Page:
By Emily McIntyre of The LAB
Growing up in the coffee-saturated Northwest, Melody Harwell lied about her age to get her first barista job at 16.
“The barista trade was attractive to me because there was a respect given that you couldn’t get working waitressing jobs,” says Harwell, who has since dedicated her professional pursuits to coffee and now owns Coffee Slingers in Oklahoma City. Harwell’s coffee journey has taken her around the world, including years in Southeast Asia and Hawaii, where she eventually opened her own shop in Kauai. “It was a pop-up shop with an open floor plan, in the old farmer’s market at Kapaa town,” she says.
Harwell opened her first shop, Small Town Coffee, after she was inspired by a visit to Southeast Asia, where she saw the passion that the street vendors put into their own modest operations. “People were doing what they love everywhere, from noodle shops to fruit stands,” says Harwell. “It became visually clear to me that it was possible to have my own business.”
When Harwell lived in Hawaii she visited a coffee farm for the first time, another formative experience in her coffee career. Years later, retelling the story still brings tears to her eyes — the farm was just up the hill from her shop, and she remembers sitting on the porch with the farmer’s mother, talking for hours while taking in the scenic beauty of flowers of the farm. Harwell currently engages in direct trade as much as possible, and anticipates eventually spending 85 percent of her time at origin. She also places a high priority on her staff going to origin.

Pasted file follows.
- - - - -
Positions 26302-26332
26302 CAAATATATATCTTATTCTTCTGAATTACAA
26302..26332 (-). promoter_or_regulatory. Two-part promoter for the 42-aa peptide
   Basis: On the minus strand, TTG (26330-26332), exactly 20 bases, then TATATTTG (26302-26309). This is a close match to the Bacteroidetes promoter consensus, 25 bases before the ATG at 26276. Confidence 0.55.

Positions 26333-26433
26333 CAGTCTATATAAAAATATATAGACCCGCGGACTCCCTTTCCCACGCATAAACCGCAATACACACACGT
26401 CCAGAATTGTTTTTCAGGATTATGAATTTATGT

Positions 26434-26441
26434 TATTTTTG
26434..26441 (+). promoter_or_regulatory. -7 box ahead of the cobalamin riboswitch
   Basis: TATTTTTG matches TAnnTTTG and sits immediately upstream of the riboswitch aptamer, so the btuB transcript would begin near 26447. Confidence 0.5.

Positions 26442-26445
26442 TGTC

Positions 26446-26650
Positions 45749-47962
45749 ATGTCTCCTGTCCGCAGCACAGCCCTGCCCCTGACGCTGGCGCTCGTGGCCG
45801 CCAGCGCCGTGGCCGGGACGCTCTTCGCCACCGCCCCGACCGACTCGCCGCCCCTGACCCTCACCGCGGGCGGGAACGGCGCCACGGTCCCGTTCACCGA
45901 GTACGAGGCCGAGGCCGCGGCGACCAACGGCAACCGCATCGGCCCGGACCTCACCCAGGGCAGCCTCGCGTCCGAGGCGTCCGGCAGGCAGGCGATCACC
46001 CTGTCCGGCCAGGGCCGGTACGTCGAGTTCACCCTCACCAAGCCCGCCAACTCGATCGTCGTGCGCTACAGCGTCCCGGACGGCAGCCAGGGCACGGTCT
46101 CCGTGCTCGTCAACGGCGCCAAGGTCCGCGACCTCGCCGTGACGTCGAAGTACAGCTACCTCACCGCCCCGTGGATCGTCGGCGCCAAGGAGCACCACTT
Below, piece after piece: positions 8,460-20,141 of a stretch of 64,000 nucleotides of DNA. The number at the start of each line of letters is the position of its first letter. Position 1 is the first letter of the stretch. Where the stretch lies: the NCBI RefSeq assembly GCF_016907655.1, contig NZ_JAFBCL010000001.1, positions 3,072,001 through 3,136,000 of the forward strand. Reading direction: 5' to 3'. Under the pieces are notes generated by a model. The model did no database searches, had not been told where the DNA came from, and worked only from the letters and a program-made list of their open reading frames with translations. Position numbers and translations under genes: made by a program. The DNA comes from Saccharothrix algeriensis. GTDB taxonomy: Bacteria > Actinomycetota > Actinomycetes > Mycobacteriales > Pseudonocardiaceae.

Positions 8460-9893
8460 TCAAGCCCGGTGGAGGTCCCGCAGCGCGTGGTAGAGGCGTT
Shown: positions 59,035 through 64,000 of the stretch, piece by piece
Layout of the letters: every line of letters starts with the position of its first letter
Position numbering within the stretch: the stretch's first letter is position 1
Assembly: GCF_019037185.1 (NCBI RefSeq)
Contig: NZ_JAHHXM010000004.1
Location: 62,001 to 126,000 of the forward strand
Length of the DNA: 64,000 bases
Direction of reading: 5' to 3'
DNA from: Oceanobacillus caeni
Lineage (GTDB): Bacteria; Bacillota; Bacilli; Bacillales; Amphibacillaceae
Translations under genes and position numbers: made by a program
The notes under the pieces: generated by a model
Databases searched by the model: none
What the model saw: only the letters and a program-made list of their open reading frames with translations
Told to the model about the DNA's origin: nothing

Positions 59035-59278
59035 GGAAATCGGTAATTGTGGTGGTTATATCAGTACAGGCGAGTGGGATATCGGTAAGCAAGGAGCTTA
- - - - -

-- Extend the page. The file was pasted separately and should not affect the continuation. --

Coffee Slingers came about after Harwell stopped in Oklahoma City to visit her mom after living in China for a while. Seeing a big opportunity in the city for specialty coffee served with love, she buckled down and opened her shop in 2008. “I think it is the engagement that draws customers in,” she says, adding that her role is beginning to transition into mentorship. “Right now I’m really enjoying feeding knowledge to the crew and watching them develop, grow and become confident in their positions.”
As a coffee industry veteran, Harwell delights in continually learning more about coffee and inspiring others on the subject. Coffee Slingers’ roasting philosophy reflects this persistent pursuit of education, noting that the roaster is often just a vessel for the coffee:
We use time, temperature, sight, smell, sound and taste to guide us through the roasting process. These seeds teach us something new every day. New origins and new crops, we have to take the time to understand each coffee to find the roasting profile that will bring out the nuances of the terroir of each origin.
Emily McIntyre is a freelance coffee culture writer and member of the team at The LAB. The LAB’s Women Roasters Series highlights the 13% of roasters that are female, distributing their coffees through 3 membership programs and presenting their stories to the world. For more info, visit www.lab5702.com. McIntyre also writes a travel/beverage blog at www.softexplosions.com and tweets witty tweets @mcintyrewrites